Head a long way north from the Kensington offices of the Daily Mail, and you get to my home town of Darlington. Keep on going, while tacking west, and you get to Bamburgh, where the RNLI Grace Darling Museum commemorates the woman whose efforts on 7 September 1838, aged just 22, saved the lives of nine sailors from the wrecked SS Forfarshire.
Lifeboat stations around our coast have long histories of bravery. At the other end of England, in 1981, the Penlee lifeboat Solomon Browne was lost with all hands when it went to the aid of the Dublin-registered Union Star in heavy seas.
That RNLI crew are volunteers only adds to the stuff of legend. Such selflessness is generally seen as making the service, which is funded by donations, pretty much beyond reproof.
So they seem an odd target for the Daily Mail which, to the surprise of many, went for the RNLI this week.
‘The Royal National Lifeboat Institution came under fire yesterday for spending millions of pounds on projects in foreign countries – including buying burkinis for Muslim women in Africa – while slashing more than 100 jobs in the UK.’
The story, as website The Poke and others pointed out, related to the small portion of the RNLI’s income which is spent ‘on saving drowning kids abroad’.
What is the Mail playing at here? And, when it comes to communications, how well has the RNLI responded?
A few thoughts:
The Mail’s article is objectionable and verges on fictional, but I don’t think the RNLI is its real target. The paper’s editorial stance is against coastguards, and ships in general, picking up migrants in trouble at sea, which is seen as an incentive for them to try to get to Europe and the UK.
Given that, a story like this aims to make its readers feel better about such a hardline stance, and might stiffen the resolve of politicians who agree with the Mail’s editors on immigration.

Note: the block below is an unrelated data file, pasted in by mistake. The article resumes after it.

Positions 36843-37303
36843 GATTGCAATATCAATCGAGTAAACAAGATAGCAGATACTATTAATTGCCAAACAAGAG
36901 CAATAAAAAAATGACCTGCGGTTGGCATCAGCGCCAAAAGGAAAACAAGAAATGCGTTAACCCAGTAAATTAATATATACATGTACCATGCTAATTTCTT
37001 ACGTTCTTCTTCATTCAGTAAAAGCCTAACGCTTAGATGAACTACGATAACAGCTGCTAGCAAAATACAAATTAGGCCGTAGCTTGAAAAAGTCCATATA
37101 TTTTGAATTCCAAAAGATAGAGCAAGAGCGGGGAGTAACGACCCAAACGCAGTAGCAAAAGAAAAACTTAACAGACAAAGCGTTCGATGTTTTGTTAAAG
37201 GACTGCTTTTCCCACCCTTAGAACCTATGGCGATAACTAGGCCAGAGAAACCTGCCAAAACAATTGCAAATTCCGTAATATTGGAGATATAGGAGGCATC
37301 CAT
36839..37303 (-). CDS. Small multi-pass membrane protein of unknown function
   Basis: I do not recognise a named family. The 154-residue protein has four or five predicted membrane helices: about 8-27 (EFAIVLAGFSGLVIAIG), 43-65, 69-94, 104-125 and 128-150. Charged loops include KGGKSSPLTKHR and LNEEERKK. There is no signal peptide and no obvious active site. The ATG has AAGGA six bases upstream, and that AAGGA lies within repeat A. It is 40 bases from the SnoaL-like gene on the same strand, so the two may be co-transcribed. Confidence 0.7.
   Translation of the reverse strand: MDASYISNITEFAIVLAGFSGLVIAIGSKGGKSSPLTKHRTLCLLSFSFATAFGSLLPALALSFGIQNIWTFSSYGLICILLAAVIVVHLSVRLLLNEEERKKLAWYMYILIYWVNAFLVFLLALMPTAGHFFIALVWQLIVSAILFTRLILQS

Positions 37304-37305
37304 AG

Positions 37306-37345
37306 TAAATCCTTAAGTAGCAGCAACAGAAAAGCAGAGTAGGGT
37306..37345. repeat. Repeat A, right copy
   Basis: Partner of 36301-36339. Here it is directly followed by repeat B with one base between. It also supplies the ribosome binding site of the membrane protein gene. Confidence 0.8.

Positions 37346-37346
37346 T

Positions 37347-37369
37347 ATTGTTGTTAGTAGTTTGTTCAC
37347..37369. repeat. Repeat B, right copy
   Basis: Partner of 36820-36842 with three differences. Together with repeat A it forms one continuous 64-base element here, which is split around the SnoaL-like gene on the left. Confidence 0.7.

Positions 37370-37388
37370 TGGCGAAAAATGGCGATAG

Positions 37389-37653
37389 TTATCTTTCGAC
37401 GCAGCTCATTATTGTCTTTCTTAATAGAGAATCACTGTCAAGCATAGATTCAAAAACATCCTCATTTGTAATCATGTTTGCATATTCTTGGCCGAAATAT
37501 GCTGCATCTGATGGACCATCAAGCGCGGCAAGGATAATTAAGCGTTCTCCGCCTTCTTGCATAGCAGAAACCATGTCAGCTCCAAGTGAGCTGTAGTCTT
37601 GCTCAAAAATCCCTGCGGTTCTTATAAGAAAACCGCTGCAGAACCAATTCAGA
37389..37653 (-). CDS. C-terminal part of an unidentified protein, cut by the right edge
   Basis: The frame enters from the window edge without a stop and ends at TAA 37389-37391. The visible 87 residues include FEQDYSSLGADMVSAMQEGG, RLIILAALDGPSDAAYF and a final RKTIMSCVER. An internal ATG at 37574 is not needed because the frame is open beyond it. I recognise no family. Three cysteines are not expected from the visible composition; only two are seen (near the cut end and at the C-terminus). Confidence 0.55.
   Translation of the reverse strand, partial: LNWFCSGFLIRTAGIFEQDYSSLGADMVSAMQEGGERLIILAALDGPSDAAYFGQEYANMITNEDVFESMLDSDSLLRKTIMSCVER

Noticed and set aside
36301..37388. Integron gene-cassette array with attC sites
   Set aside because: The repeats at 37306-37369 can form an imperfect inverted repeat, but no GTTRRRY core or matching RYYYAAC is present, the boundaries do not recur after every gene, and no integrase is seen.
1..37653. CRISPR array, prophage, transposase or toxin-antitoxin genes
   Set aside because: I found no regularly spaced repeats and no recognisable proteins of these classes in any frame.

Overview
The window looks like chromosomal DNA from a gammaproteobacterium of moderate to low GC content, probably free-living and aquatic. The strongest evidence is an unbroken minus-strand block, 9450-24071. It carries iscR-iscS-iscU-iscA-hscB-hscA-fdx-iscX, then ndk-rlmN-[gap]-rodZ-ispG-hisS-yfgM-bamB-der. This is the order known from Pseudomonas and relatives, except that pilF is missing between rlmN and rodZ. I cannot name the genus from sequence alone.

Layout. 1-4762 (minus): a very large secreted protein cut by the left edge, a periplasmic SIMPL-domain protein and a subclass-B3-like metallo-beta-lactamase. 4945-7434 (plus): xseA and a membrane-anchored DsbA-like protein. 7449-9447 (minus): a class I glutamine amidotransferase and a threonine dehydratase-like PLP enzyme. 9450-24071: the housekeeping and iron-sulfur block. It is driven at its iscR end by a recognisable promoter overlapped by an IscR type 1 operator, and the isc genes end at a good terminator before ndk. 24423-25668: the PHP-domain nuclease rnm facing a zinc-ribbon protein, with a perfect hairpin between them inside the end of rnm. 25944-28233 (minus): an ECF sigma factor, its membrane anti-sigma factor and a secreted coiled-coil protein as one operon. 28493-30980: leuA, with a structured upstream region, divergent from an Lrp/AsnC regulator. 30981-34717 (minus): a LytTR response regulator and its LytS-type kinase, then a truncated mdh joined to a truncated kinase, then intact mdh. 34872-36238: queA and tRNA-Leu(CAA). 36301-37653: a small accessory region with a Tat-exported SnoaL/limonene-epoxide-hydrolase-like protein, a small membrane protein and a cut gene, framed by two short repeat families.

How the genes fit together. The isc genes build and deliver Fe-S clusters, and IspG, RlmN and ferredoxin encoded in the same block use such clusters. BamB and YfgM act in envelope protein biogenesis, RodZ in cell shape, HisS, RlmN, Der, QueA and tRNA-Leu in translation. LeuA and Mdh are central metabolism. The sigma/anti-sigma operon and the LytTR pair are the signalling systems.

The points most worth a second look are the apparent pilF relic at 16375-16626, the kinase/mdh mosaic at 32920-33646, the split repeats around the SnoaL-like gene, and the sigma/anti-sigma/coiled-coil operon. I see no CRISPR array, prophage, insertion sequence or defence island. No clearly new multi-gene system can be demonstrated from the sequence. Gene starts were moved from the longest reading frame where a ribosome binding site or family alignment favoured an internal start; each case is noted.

Has it harmed the RNLI? The response of many, seemed good for the RNLI: ‘The @RNLI saves lives,’ ran one notable tweet, ‘My sister Dara drowned. The Achill Island lifeboat recovered her body & brought her back home to us. Giving the bereaved a body to bury saves lives in a different way…. I support & fundraise for the @RNLI. Keep doing what you’re doing #volunteers.’
The service itself was able to thank supporters for a jump in donations. ‘Thank you to everyone who has sent messages of support and made donations to us over the past 24 hours – we simply couldn’t save lives without our amazing supporters,’ its main account tweeted. The RNLI has used the controversy to point people to its ‘Saving Lives Matters’ campaign and broadcasts. While it’s early days, the RNLI seemed to end the incident on the front foot. It had to respond fast and it did.
In a crisis, though, your allies and supporters are as important as your own. They can’t be relied on in a comms crisis plan – you don’t know what they’ll say, or how they’ll act – but they are an important part of any response.
So in PR terms, did both sides ‘win’? In a rather twisted way, possibly. I don’t think the Mail was ever really targeting support for the RNLI, so is likely not bothered by the backlash against its article. Its aim was to reduce compassion.
The RNLI, for its part, has seen supporters rally to it, and possibly attracted new donors in to the bargain – people who put the odd coin in a collecting box setting up standing orders.
If you’d like advice on trying to get something good out of nasty publicity, I hope you’ll get in touch.